Music: The Most Beautiful Form of Communication
My name is Victoria Shepard and I am a rising senior at the University of Missouri. I am a Communication major, pursuing a minor in Spanish, and I am a Multicultural Certificate recipient. Outside of my studies, I am also an artist and musician. I began playing my first instrument at the age of eight, and fell in love with music. From singing in the church choir, writing my own original music, to learning other instruments like piano and guitar, it has always been a passion of mine to explore all aspects of music. To me, music is the most beautiful form of communication. The ability it has to bring people together from all walks of life is like no other. You can heal, reflect, laugh, cry, or just sing along. You can share a story and someone, somewhere, could connect with exactly what you are trying to express and convey. It is truly a powerful medium, and I want to immerse myself in all that can be. I always knew that it was something I wanted to share and develop throughout my life.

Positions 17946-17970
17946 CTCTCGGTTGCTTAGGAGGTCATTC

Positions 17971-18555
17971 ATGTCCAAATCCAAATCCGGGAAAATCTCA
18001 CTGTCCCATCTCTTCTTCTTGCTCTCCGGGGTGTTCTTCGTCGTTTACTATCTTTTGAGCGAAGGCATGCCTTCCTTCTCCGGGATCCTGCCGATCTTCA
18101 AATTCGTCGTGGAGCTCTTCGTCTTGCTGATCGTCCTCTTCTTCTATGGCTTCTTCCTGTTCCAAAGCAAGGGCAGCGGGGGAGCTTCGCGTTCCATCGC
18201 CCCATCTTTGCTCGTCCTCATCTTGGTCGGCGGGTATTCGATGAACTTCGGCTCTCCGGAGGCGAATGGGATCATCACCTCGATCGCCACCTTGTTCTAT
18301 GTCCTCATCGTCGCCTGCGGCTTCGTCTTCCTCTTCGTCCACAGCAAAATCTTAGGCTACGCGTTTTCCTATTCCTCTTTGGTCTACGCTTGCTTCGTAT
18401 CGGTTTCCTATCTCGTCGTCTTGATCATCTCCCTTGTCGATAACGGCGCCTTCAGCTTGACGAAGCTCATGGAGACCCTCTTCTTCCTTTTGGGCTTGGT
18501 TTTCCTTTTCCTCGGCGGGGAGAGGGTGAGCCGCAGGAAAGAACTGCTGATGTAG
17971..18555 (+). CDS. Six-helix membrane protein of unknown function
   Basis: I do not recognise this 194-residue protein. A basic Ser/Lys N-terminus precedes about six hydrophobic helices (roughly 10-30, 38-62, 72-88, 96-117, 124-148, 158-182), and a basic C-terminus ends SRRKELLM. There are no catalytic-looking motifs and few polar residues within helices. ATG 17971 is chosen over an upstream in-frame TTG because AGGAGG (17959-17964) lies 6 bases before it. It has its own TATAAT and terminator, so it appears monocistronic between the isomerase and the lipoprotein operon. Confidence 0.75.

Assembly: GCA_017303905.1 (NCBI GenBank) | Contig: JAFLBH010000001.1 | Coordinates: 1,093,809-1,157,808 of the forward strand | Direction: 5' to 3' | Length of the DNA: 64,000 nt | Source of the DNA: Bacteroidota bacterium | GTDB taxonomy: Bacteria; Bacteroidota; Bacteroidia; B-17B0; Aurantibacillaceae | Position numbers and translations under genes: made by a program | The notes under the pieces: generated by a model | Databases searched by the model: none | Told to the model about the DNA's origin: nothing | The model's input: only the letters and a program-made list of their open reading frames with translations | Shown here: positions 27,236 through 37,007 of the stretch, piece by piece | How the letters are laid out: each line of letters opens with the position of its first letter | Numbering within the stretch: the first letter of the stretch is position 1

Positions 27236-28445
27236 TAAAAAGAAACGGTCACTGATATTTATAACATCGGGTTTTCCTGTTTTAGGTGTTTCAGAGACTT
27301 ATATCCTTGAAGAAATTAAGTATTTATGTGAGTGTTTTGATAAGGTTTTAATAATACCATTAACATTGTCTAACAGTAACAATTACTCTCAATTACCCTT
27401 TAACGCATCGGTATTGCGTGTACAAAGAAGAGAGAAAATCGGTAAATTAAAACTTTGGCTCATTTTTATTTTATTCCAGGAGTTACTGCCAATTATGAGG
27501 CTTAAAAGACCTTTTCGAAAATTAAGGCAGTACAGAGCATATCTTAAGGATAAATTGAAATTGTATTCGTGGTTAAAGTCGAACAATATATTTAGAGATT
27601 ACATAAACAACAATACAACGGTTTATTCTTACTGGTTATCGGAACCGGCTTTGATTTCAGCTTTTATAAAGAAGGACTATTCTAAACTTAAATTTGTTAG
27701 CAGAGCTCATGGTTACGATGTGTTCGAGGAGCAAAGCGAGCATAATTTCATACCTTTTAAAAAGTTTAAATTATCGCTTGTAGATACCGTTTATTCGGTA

My ultimate goal is to combine my passion for music with my education. Whether that be through the research of how music is directly linked to the Black experience world-wide, continuing to write, record, and produce my own works, or both. I also want to travel the world and get a first-hand account of the impact of music in different cultures. I want my professional career to incorporate all of this. I applied to the Mellon Scholars Workshop because my communication professor, Dr. Hales knew I was curious about graduate school and doctoral programs. He introduced me to this program, knowing that many of my questions would be answered for both.
The Mellon Scholars Workshop not only expanded my knowledge of graduate school, but also nurtured my professional development. The experience gave me the tools to identify my goals, and craft a plan to accomplish them. I was able to connect and interact with other students with a plethora of research topics, interests, and ideas. Some had already applied and been accepted to graduate schools. I was also able to listen and talk to authors, activists, and other scholars whose works are published and revered by so many. Hearing their stories, hopes, and dreams made me feel more at ease and encouraged me to consider the vast opportunities that furthering my education could provide. I want to thank the Mellon Scholars Workshop, the Library Company of Philadelphia, and Dr. Hales for allowing me the opportunity to further explore my professional, educational, artistic development.